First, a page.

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she sat on many, many boards. she was for education. when these things get carried on, that is my biggest issue with spouses being in the white house. host: thank you for weighing in and sharing your own situation. the new york daily news front ?!ge today, you don't say weuote from mrs. trump -- must treat each other with kindness. that overlooks hubby's bullying. d lonnie at the least favorably viewed candidates spouse sends hillary clinton. that is the headline, they say. they begin by saying melania trump did not sign up with this. she signed up to be the wife of a wealthy celebrity and doesn't seem to have bought much
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into the life of the t.v. star. but it doesn't seem that she did that to become the eventual first lady of the united states. thew poll we asked people four people not of the top of the ticket. bill clinton was picked up with the best-known with more than half of the respondents having a favorable view of him. was slightly better known than either vice presidential pick but others viewed her more negatively. she is viewed about is positively as negatively, by contrast tim kaine and mike pence have net favorability is plus 1719 and respectively. that is in the washington post
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if you want to read more about that. we have joe from pennsylvania on the independent line. where is bath exactly? caller: it is by nazareth, and pennsylvania. host: our folks feeling with the campaign there? is that clinton territory or trump territory? caller: i see tons of trump science but i don't know about that. is problem we got here people being misguided by the media. he is all over the page. lania, doing all this stuff. donald trump had an argument with rosie o'donnell. -- idn't call all women know he loves women. the man -- let's talk about deplorable. let's talk about basement to against catholics
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and evangelicals. let's talk about that this morning. host: let me jump in and get to the question itself, how about the candidate spouses? to the influence your vote -- do they influence your vote? caller: bill clinton, i never cared for him, even when he was in office. they said there was a market coming up with the computer industries at that time. computerseft, the crashed and people were losing $100,000 jobs. he didn't really do much. women, and it bad things in that office. people need to wake up. the nothing but thieves, worse than the mob. these people don't care about america. right, let's hear from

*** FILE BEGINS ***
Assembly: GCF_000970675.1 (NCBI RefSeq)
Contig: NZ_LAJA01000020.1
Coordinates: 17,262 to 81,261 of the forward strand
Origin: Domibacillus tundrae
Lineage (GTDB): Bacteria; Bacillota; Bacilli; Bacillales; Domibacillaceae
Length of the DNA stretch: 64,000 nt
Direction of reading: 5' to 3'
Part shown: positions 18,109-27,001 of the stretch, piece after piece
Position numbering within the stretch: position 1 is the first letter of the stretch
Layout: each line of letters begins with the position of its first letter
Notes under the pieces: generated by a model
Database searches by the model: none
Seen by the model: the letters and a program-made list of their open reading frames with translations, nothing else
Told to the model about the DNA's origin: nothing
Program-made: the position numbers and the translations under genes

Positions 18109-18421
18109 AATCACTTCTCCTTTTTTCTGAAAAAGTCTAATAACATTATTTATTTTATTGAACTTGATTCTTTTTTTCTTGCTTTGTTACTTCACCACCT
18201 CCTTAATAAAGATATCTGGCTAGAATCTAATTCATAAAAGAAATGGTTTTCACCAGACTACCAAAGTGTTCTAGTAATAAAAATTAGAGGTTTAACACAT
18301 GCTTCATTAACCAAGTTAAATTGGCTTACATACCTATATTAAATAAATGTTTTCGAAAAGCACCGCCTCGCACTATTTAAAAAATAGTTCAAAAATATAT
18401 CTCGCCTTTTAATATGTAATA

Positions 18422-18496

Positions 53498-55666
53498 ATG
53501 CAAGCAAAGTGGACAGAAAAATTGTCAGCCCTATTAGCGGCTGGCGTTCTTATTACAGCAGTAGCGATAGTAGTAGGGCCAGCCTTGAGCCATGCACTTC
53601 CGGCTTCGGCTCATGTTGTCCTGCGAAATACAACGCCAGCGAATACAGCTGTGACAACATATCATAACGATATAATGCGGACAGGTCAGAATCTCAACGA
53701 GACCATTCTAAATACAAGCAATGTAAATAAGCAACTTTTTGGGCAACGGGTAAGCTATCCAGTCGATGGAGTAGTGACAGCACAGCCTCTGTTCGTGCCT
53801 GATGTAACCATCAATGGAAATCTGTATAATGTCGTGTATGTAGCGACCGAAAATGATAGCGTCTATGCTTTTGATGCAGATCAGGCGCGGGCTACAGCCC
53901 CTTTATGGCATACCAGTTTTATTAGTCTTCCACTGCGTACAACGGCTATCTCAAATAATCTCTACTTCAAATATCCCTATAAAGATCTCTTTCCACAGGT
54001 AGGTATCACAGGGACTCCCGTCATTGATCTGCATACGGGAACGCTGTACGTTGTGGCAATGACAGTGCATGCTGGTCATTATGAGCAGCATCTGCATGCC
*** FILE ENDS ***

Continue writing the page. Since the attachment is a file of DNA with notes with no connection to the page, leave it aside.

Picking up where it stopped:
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brenda in houston, texas on the line for democrats. caller: it is been quite a few years since i have spoken with you. host: well i'm glad you are on. what do you think about the candidate's spouses? to the influence your vote? caller: before i answer that i wanted to say this -- back in 2000 when the election was for george bush, i said to everyone that would listen there someday so catastrophic behind this administration, america will never be able to bounce back. obama turn give us barack with a sense of humor. look of the kelly whiteside of him try to destroy him. now they want us to pick this clown, trump. i sit to white america that to america., woe
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in answer to your question -- wow, i wish we had been asking, i wish there was someone we could take this time and put it in the 50's in the 60's. can you imagine a woman being touted, one that is being put before us who has posed nude for just cannot imagine, who also stole the previous superior first lady's words. buit nothigng is said. we are twisted and we are sick. seople should go see sicari' program on cnn, when one of the four leaders that even if trump did -- even if hillary did when, at this point they question the
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leaders around the world whether or not america is up to the task of leading. people, we better thing. -0- think. a republican caller. caller: i find it ironic how everybody is forgetting what bill clinton did in his time in office. eorgeality, he brought g bush senior's financials forward. he had an attack on the tower, and three embassies. he had an attack on the uss cole, which he jumped -- dumped in george bush junior's lap. he had so many awful things happen to him that were just so irresponsible. it just seems like everybody forgets that.